Get Out Get Active partners come together for fifth national event
On Tuesday 12 October, we held our Get Out Get Active (GOGA) fifth annual conference. Hosted virtually over three days, the conference showcased the programme’s impact across the UK.
Every year, we bring together the people who work tirelessly across our GOGA locations and showcase their work. This year, we held seven virtual sessions over the three days. Many of the sessions shared learnings and insight from different GOGA projects. Over 130 people attended including our programme funders, local and national partners, and external partners from across the UK.
With the ongoing commitment, support, and flexibility of our three funders, Spirit of 2012, Sport England, and London Marathon Charitable Trust, GOGA continues to support disabled and non-disabled people to be active together in fun and inclusive ways.
Opening the conference, Kat Southwell, Head of Programmes at Activity Alliance (GOGA’s lead partner), welcomed funders and partners to the virtual conference room.
The joy of Get Out Get Active is not just seeing people get active but seeing them do it on their own terms.
Ruth Hollis, Chief Executive for founding funder Spirit of 2012
GOGA really transforms how we work with people locally and nationally to tackle inequalities. During the COVID-19 pandemic partners adapted to keep people active at a local level which means people will stay active.
Mike Diaper, Director Executive Director for Children, Young People and Tackling Inequalities for Sport England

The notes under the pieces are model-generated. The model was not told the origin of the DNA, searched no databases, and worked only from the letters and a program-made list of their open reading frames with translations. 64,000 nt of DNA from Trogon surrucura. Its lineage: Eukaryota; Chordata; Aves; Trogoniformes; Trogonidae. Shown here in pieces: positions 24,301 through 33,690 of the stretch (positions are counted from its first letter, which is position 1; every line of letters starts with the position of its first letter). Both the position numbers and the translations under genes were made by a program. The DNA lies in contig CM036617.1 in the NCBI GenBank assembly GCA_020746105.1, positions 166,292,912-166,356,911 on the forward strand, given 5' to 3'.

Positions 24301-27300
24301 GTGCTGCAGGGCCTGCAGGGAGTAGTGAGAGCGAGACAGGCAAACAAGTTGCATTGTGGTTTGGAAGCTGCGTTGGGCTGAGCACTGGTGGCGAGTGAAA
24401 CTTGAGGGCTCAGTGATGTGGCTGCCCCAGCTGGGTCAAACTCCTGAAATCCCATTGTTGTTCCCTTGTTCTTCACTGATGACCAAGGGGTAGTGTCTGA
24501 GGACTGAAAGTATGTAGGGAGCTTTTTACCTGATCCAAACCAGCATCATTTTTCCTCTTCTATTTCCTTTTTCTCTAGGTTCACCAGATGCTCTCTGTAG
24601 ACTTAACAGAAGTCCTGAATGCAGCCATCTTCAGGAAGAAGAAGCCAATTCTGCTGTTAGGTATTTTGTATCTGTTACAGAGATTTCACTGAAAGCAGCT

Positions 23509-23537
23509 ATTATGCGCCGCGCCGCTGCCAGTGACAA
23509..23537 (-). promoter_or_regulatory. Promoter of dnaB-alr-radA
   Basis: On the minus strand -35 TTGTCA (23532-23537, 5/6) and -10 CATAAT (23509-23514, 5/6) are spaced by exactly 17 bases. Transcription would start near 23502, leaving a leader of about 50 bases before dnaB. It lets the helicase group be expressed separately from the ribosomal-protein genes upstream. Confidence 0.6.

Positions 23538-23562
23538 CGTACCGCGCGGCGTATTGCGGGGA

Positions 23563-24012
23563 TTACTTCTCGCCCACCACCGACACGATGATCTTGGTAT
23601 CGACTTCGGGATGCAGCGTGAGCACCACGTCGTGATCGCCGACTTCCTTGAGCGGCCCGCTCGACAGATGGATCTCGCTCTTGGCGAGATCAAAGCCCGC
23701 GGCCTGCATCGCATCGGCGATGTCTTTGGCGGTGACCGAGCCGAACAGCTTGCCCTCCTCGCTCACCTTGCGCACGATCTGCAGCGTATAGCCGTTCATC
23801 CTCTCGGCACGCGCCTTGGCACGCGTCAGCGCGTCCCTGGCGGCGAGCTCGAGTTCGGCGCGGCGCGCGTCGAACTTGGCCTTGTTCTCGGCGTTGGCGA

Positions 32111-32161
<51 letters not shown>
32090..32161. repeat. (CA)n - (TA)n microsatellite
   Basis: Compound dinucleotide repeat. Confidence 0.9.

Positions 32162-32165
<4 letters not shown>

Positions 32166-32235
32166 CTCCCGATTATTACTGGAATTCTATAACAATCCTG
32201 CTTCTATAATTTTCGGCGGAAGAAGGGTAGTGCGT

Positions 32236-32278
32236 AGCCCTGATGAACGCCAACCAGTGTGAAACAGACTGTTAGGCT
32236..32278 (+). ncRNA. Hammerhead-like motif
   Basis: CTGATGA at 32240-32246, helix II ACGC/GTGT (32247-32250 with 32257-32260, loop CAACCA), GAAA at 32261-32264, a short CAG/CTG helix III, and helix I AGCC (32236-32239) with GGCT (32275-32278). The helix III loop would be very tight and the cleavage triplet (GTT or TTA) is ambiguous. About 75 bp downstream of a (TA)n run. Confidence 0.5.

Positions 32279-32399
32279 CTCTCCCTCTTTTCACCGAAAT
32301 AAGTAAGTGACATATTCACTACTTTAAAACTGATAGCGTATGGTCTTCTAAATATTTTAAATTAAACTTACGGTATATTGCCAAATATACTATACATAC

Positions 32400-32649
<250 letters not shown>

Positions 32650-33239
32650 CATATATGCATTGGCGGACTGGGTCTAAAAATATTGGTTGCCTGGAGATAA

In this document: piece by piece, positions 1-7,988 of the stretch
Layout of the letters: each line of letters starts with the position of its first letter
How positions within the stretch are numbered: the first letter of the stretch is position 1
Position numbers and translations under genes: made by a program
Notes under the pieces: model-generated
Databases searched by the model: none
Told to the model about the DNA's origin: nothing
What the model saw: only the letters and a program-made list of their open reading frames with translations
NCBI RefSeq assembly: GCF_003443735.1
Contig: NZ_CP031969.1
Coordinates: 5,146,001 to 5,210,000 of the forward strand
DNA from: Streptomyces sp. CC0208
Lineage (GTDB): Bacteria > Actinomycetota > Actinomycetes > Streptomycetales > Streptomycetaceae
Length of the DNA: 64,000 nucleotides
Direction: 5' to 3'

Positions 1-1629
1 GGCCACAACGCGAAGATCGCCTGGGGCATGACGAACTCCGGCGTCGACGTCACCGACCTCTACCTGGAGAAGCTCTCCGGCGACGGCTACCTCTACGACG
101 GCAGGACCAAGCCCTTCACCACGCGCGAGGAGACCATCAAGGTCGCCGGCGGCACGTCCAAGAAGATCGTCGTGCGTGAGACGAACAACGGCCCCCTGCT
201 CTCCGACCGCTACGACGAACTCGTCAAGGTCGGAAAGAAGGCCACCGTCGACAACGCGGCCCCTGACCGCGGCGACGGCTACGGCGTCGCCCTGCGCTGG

GOGA ticks all the boxes for us. It's inclusive, well managed and ambitious in its scope. We think it’s great how GOGA inspires so much confidence and helps people develop other skills through being physically active.
Catherine Anderson, Executive Director for London Marathon Charitable Trust
During the event, local partners showcased how they have adapted their activities to suit communities throughout the COVID-19 pandemic restrictions. From activity packs being delivered in the post to online activity sessions. Providers across the country have found a way to reach people.
We heard how many GOGA projects took the time during lockdown restrictions to create connections with partner organisations and co-produce activities with potential participants for when they feel confident and comfortable to take part.
Conversations in the breakout rooms featured how activities have adapted to being held both virtually and socially distanced. Partners shared how they have re-engaged with the least active disabled and non-disabled people in their communities after months of uncertainty.
GOGA activities thrive on the social connectedness and many of our partners have incorporated extra time in online sessions or created other means for people to stay connected, and even enjoy a virtual cup of tea and cake together whilst in lockdown.
Getting out and active during the COVID-19 pandemic led to our partners being even more creative. We are extremely proud how localities have risen to this difficult challenge, and we are excited to see how our partners develop the interventions over the next few years.
Thank you to everyone who made the event run so well.